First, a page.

"Kristi Royse is a dynamic and engaging presenter who knows her material well, connects deeply and quickly with the audience, and passionately engages the audience in interactive, life-changing conversations. I would highly recommend her to facilitate panels or workshops, and to lead team meetings around leadership and change management."
Linda Holroyd, CEO
Teams must pay attention to outcome-based results, and ensure all members are doing their part.
Teams that hold each other accountable are more productive & successful.
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(posted: September 27th, 2012)
This is the second in a series of blog posts in which we will talk about various facets of fear, how it impacts the workplace, and how (and why) we as leaders can change fear into trust.
Overcoming fear of conflict by creating trust in the workplace
I believe the majority of us feel that we have effectively communicated what needs to be said, when we haven't actually said anything at all.
And if we really get honest with ourselves, don't we often just hope that our coworkers, leaders, employees and others will pick up on the nonverbal cues we give them, and that what once was a problem will magically be resolved?
"The problem with communication is the illusion that is has occurred"
George Bernard Shaw
Why do we do this, when we know, deep down, it doesn't work?
Because we are afraid of conflict.
We are afraid to boldly confront issues that need to be resolved and, as a result, are left with elephants in the room that nobody wants to acknowledge. There is a problem with elephants, though: you can't keep them around too long before everyone starts to notice the unbearable smell they give off and the destruction they cause with every step they take. Not confronting key issues produces a "stench" that makes the office a difficult place to work, let alone to grow and thrive.
As I mentioned in the first post in this series, Daniel Oestreich and Kathleen Ryan's workplace study of 260 people at 22 organizations found that 70% of the employees interviewed feared there would be repercussions if they were to voice concerns about issues at work. This anxiety about speaking up at work stems from fear of conflict. Fear of conflict is very present in corporate America, not only between coworkers but also for executives and leaders.
Patrick Lencioni (The Trouble with Teamwork) would suggest there are two main reasons why leaders and coworkers fear conflict:
I would take it a step further and say that we as a society don't know how to effectively handle conflict.
Some of us "deal" with conflict head-on, reacting immediately in adrenaline-fueled confrontations, while others busily try to "make nice" and sweep the conflict under the rug. I think we don't know what it looks (and feels) like to face the discomfort of conflicts and have civilized, healthy, open discourse.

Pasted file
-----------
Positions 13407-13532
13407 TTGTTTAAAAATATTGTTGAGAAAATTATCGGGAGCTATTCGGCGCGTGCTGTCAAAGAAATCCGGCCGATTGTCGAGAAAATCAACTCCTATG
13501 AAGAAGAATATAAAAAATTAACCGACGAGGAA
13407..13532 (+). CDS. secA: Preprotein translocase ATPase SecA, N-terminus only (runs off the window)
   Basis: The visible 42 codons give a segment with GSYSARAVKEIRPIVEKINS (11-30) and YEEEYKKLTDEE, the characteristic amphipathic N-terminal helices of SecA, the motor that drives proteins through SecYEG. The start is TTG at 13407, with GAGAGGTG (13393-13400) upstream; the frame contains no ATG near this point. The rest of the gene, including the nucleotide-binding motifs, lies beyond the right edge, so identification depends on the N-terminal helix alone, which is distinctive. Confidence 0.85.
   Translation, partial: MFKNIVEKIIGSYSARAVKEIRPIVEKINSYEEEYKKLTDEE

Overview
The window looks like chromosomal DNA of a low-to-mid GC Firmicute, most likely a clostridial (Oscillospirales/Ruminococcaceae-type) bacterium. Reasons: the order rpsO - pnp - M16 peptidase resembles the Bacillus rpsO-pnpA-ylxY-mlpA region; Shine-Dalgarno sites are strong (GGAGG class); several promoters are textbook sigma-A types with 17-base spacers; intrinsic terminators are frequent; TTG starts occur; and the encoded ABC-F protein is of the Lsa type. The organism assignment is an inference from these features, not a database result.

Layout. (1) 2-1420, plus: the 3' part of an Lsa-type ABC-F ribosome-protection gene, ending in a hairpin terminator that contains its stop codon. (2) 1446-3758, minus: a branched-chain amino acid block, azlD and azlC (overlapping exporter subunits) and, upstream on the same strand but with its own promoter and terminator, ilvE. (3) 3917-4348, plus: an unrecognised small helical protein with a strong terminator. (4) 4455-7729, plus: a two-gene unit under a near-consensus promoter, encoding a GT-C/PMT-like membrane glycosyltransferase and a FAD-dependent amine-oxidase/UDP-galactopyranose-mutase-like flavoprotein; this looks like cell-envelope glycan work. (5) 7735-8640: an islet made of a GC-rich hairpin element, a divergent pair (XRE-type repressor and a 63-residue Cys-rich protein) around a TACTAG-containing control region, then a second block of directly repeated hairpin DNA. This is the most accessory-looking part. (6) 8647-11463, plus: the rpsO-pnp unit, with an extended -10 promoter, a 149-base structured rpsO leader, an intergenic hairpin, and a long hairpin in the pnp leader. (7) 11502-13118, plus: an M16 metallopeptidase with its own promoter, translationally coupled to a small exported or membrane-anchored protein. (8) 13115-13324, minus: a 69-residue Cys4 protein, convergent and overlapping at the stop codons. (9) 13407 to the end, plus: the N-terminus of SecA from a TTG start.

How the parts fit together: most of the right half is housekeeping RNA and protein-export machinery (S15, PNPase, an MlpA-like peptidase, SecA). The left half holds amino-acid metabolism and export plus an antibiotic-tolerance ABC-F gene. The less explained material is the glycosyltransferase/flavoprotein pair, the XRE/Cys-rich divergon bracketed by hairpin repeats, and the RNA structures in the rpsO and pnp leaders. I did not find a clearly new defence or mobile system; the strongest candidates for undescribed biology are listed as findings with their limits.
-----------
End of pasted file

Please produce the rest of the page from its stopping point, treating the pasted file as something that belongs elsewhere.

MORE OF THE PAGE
Think about this: As children we were taught not to fight or argue, and not to disrespect or "talk back to" authority. While this may have been a good foundation to start out with, we were also not taught strategies for dealing with real issues in a constructive manner. All of which leads to fear of conflict as adults.
The truth is, we often maintain a "keep the peace" mentality; nobody really wants to make waves or be the one to create problems in the office.
The thing of it is, though, we desperately need to engage in healthy conflict in the workplace.
Confrontations that are respectful, open and honest can be considered "healthy conflict."
"In the middle of difficulty lies opportunity"
Healthy conflict is confrontation that:
So why is healthy conflict necessary?
Healthy conflict creates:
Teams that have healthy conflict:
Leaders must be willing to engage in and promote productive conflict.
The best leaders are very often the best listeners. They have an open mind; they are not interested in having their own way but in finding the best way. Healthy conflict provides an opportunity to discover the "best way".
Confronting key issues from a perspective of mutual respect benefits all parties involved as well as the company as a whole.
Embrace the opportunity that lies within healthy conflict.
I truly believe trusting relationships are essential for healthy conflict. When there is trust, people are not afraid to:
When trust is lacking, people:
Creating trust may be difficult, however in the long run it will be well worth the effort. In "Engagement is Not Enough" Keith Ayers suggests there are four elements of trust that are needed to create a high-trust environment:
Taking proactive steps to incorporate these four elements of trust into your workplace sets your company up for an environment that encourages healthy conflict.
What steps can you take within your corporation to create a trusting environment?How can you utilize the four components of trust within your company?
With these aspects of trust and conflict in mind, let's take a second look at Shaw's quote:
"The problem with communication is the illusion that is has occurred."
The wonderful thing about a high-trust environment is that confrontation is embraced and transformed into communication. There is no need to wonder if your thoughts, feelings and concerns have been communicated because healthy conflict allows for honest, respectful, vocal communication to occur.
"The greatest of faults...is to be conscious of none."
If we never embrace the freedom and growth that conflict can bring, the greatest things we can achieve as leaders and corporations will stop at the limitations of our weaknesses.
My next post will be focused on commitment, another topic that is close to my heart. Send me your questions and concerns about commitment in the workplace and I'll incorporate them into the post.
Part II - Fear of Conflict